Reviewing Anne Lamott’s new book: Some Assembly Required

Ever wonder what happened to Sam Lamott, the best “character” in any of his mother Anne Lamott’s books? Well, he grew up, had a baby at the age of 19, and went to art school here in San Francisco.  My biggest question was answered in the preface — he has not resented his mother writing about him, in fact, calls it “the greatest gift anyone has given me”, and cherishes Operating Instructions as a special memory book of the first year of his life with her. He wanted to give his new son a similar experience, so he participated in the writing of his mom’s newest book: Some Assembly Required, a journal of her grandson’s first year.

It is mostly filled with the baby being an awesome baby, Anne taking lots of naps and making tons of meddling phone calls, and Sam stealing the show, as he always does. So, in other words, if you are very interested in babies, you may like this book, but if you are interested in the Lamott family, you will love this book. There are some total gems about parenting, like when she says it’s “like having a terminal illness, but in a good way.” Sam, wise beyond his years, says, “We as parents have the illusion that we make our kids stronger, but they make us stronger.”  Anne is the matriarch that I always want more from, a spiritual mother of many people of my generation, but one who refuses to go quietly into this role, choosing instead to expose her failings at every turn of the page.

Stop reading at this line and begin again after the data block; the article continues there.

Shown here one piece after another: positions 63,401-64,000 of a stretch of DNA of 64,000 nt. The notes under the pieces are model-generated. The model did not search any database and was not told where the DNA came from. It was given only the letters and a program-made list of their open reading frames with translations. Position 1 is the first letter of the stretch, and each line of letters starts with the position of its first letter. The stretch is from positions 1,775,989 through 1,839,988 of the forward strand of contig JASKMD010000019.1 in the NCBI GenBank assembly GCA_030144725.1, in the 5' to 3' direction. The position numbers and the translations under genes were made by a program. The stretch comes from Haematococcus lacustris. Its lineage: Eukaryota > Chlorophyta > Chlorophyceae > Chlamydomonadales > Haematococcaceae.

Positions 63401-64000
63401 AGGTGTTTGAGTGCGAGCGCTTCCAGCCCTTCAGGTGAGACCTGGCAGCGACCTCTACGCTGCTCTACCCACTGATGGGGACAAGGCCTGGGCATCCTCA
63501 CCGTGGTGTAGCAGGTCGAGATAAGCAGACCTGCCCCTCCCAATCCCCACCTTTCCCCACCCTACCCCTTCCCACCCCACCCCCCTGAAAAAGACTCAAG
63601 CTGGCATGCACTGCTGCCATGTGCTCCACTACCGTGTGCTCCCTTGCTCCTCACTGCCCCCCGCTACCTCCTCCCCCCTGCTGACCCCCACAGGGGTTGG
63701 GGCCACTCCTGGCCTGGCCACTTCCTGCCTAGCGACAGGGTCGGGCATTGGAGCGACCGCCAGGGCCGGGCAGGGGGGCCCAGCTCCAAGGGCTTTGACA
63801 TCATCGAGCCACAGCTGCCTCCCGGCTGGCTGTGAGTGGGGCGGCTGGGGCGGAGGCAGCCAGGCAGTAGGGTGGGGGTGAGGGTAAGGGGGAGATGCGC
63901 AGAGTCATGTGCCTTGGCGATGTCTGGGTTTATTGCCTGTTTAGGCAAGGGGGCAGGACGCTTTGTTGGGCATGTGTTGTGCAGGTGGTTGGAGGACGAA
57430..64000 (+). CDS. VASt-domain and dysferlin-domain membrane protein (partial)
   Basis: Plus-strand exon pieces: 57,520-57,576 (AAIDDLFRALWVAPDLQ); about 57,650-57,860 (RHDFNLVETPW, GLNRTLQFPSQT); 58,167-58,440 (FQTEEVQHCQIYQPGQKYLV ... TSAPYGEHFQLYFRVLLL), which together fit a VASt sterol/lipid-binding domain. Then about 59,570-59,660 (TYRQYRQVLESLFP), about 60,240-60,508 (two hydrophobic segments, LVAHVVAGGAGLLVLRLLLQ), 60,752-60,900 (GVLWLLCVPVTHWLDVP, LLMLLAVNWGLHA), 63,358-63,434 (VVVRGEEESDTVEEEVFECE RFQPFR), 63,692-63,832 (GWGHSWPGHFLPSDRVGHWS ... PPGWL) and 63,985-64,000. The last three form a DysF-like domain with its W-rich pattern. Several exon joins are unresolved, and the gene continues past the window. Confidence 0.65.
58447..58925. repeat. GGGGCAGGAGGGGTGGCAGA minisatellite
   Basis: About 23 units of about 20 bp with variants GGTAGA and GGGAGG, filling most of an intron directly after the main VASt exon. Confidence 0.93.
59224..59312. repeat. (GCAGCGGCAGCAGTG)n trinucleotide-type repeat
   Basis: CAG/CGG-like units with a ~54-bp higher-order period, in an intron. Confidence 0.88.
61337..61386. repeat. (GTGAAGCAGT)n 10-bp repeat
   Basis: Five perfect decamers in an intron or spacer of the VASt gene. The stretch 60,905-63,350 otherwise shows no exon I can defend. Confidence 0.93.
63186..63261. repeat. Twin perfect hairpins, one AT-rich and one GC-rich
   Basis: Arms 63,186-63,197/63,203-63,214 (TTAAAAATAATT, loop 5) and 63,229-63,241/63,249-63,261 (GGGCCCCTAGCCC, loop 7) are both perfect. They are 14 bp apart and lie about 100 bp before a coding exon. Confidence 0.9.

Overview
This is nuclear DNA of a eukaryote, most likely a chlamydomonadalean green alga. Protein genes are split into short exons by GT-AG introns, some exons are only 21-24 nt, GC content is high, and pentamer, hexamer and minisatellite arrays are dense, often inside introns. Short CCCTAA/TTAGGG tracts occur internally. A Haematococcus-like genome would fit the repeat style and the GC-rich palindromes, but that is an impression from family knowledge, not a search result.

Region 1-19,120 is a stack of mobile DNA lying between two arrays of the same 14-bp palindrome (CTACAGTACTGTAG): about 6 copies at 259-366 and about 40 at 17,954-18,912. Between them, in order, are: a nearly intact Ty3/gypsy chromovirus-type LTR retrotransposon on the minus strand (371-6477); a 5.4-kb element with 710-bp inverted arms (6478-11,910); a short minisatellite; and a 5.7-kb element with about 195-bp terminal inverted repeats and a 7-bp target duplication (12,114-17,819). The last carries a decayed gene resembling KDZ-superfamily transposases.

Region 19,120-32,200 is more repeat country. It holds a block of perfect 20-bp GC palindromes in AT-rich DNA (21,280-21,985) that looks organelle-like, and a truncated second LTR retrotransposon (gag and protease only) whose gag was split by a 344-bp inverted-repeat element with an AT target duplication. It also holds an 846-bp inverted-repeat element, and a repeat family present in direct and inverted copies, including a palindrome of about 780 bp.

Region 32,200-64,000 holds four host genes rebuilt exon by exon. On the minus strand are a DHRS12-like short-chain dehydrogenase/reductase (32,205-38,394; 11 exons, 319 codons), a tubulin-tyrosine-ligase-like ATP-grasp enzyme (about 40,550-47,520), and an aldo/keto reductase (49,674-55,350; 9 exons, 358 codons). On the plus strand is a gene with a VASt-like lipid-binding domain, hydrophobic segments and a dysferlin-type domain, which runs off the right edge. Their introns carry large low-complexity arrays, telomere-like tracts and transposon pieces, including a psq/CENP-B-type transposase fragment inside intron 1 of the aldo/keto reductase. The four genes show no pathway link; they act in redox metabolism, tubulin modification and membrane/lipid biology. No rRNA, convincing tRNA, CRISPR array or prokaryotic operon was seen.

Anne, looking like the queenly sage she and I both want her to be, in a photo by Mark Richards.

I have been reading Anne Lamott’s work since I was 19, finding comfort in her honesty about her shortcomings and her inevitable turning towards grace.  Over the past 12 years, however, I’ve been wanting her to… get a little better.  I’ve read time and again how self-centered, petty, and neurotic she is, and by this point, has all the church-going, therapy-having, and yoga-doing worked, like, even a little bit?!  I look up to her, and I want to see some forward movement, so I can have hope for a future in which all the hard work I am doing now pays off and I am less crazy.  I want her to like her body more at this point, to eat the damn chocolate cake already.  I want her to be less fearful of life and more aware of how awesome she is, not in a self-aggrandizing way, but with strong confidence.  The funny thing is, Anne wants this, too.  She is continually trying to be the person I want her to be, and failing comically at it.  But she still does manage to impart some wisdom along the way, in spite of herself.

At least Anne knows she’s insufferable, and she surrounds herself with fantastic friends, who do not take any of her bullshit. In one conversation, after which she has stormed out of Ash Wednesday service at her church because they changed the program and were doing things differently without asking her permission, she calls her Catholic friend Tom (who is a hilarious delight throughout the book, reminding me of my favorite gay priest friends) and asks, “Will you talk to me about Ash Wednesday?” He said, “Everyone hates you.” “I get so goddamn sick of myself.” “We all enjoy stories of your hysteria and shallowness.” And then he does talk to her about Ash Wednesday, buoying her up, even when she doesn’t deserve it, which is the gorgeous grace of our friends.